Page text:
With the rise in attacks in Afghanistan however, Pakistan has struggled to fully sever ties with with militant groups. This month, Afghani President Ashraf Ghani, in the wake of a militant attack in Kabul that killed over 50 people, blamed Pakistan (Dawn 10 Aug 2015). While Pakistan is working on shifting elements of its narrative, there are other deeply entrenched beliefs that prove immutable. The military’s response to Afghanistan’s accusations was to blame India, and focused on Indian motives to destabilise Pakistan and jeopardise its relations with Afghanistan and the United States. This cycle of blame has prevailed since Pakistan’s independence.
Overall, activity by external forces has decreased in Pakistan’s tribal belt since the start of Operation Zarb-e-Azb, and the army has worked not only to eradicate terrorism in the region, but also on shifting the narrative. Abandoning the policy of strategic depth meant that safe haven provisions for foreign militants was off the table. Perhaps as a result, a nation wide commitment to eliminate all radicalised elements in society has translated throughout the country. Thus far, there have been no attacks by the Haqqani Network in Pakistan in 2015. US Security advisor Susan Rice, on her recent visit to Pakistan contended that more could be done by Pakistan to dismantle the Haqqani Network (VOA News 31st August 2015). Pakistan, adamant to show commitment, has started what it calls the final push, with a major ground and air offensive, killing at least 89 local and foreign militants in the Federally Administered Tribal Areas in the last two weeks of August. Pakistan’s neighbors are careful to assess Operation Zarb-e-Azb’s effectiveness for them, and attacks on Pakistani soil by other factions have continued, the operation is far from over and Zarb-e-Azb is been a key element in Pakistan’s first attempt at a radical policy shift since 9/11.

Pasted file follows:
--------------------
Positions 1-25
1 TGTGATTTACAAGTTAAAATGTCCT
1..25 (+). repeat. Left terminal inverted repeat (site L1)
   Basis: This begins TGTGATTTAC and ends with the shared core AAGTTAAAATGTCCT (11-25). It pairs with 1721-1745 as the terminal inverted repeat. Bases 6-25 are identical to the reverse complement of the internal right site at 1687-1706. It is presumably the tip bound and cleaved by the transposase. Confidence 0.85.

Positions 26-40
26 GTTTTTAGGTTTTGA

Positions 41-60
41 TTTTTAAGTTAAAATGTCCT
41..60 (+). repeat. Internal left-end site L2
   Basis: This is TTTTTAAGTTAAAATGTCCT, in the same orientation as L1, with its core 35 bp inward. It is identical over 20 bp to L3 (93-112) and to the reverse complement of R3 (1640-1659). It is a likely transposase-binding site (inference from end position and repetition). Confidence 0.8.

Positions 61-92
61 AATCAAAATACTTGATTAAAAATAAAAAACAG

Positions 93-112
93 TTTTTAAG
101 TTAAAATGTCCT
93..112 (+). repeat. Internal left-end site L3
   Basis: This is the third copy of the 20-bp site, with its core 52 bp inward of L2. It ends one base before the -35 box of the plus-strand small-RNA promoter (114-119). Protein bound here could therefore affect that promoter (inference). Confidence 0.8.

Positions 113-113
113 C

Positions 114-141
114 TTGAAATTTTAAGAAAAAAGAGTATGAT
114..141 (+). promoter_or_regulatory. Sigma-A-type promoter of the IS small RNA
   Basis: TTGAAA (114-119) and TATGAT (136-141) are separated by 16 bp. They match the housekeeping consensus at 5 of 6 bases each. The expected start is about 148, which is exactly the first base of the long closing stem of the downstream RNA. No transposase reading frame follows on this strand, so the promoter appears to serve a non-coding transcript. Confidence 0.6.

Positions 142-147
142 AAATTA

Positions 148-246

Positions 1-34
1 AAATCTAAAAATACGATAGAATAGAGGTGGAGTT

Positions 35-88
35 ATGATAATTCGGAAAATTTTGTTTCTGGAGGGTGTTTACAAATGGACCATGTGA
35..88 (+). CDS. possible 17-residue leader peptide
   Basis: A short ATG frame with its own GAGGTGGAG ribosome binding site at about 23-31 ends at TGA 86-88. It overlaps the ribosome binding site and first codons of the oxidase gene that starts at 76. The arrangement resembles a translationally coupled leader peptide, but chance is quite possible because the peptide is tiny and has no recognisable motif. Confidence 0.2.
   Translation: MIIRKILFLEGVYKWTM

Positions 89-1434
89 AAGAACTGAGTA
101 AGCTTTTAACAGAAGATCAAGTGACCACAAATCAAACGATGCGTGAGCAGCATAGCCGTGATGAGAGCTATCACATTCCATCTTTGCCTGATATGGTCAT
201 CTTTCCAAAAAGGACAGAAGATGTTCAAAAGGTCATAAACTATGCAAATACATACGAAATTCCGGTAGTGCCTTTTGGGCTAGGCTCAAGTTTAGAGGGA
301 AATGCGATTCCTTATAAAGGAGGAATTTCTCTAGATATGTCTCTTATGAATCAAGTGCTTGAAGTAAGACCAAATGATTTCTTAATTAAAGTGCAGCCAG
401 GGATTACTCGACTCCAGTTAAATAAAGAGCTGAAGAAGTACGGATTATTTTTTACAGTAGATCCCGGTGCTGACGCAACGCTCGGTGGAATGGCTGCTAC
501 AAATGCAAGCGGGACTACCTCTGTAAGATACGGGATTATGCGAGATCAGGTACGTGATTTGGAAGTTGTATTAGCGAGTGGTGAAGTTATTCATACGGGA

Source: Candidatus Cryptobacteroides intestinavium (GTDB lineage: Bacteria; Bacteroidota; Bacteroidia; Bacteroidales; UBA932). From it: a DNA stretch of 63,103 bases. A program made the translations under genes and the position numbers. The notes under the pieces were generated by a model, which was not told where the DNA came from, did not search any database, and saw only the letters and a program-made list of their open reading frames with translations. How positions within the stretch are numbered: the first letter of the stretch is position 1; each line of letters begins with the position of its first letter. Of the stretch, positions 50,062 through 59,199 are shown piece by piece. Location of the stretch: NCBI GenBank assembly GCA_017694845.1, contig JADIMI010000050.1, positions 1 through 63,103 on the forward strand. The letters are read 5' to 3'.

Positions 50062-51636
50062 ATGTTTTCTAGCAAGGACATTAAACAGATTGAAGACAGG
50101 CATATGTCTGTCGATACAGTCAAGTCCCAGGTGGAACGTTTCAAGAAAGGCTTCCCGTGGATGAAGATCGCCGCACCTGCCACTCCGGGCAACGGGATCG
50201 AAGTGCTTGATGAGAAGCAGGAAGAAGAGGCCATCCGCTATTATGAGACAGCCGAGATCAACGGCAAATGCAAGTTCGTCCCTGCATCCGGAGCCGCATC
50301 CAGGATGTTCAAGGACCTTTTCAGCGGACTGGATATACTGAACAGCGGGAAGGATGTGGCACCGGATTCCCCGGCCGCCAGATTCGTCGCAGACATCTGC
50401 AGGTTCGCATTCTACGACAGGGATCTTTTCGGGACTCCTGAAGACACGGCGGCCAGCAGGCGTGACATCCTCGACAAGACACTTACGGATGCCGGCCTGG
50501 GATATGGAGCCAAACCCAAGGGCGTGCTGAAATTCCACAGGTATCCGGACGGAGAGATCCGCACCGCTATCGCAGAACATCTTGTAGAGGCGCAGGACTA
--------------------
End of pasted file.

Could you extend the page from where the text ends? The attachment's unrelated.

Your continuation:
This report was originally featured in the August ACLED-Asia Conflict Trends Report.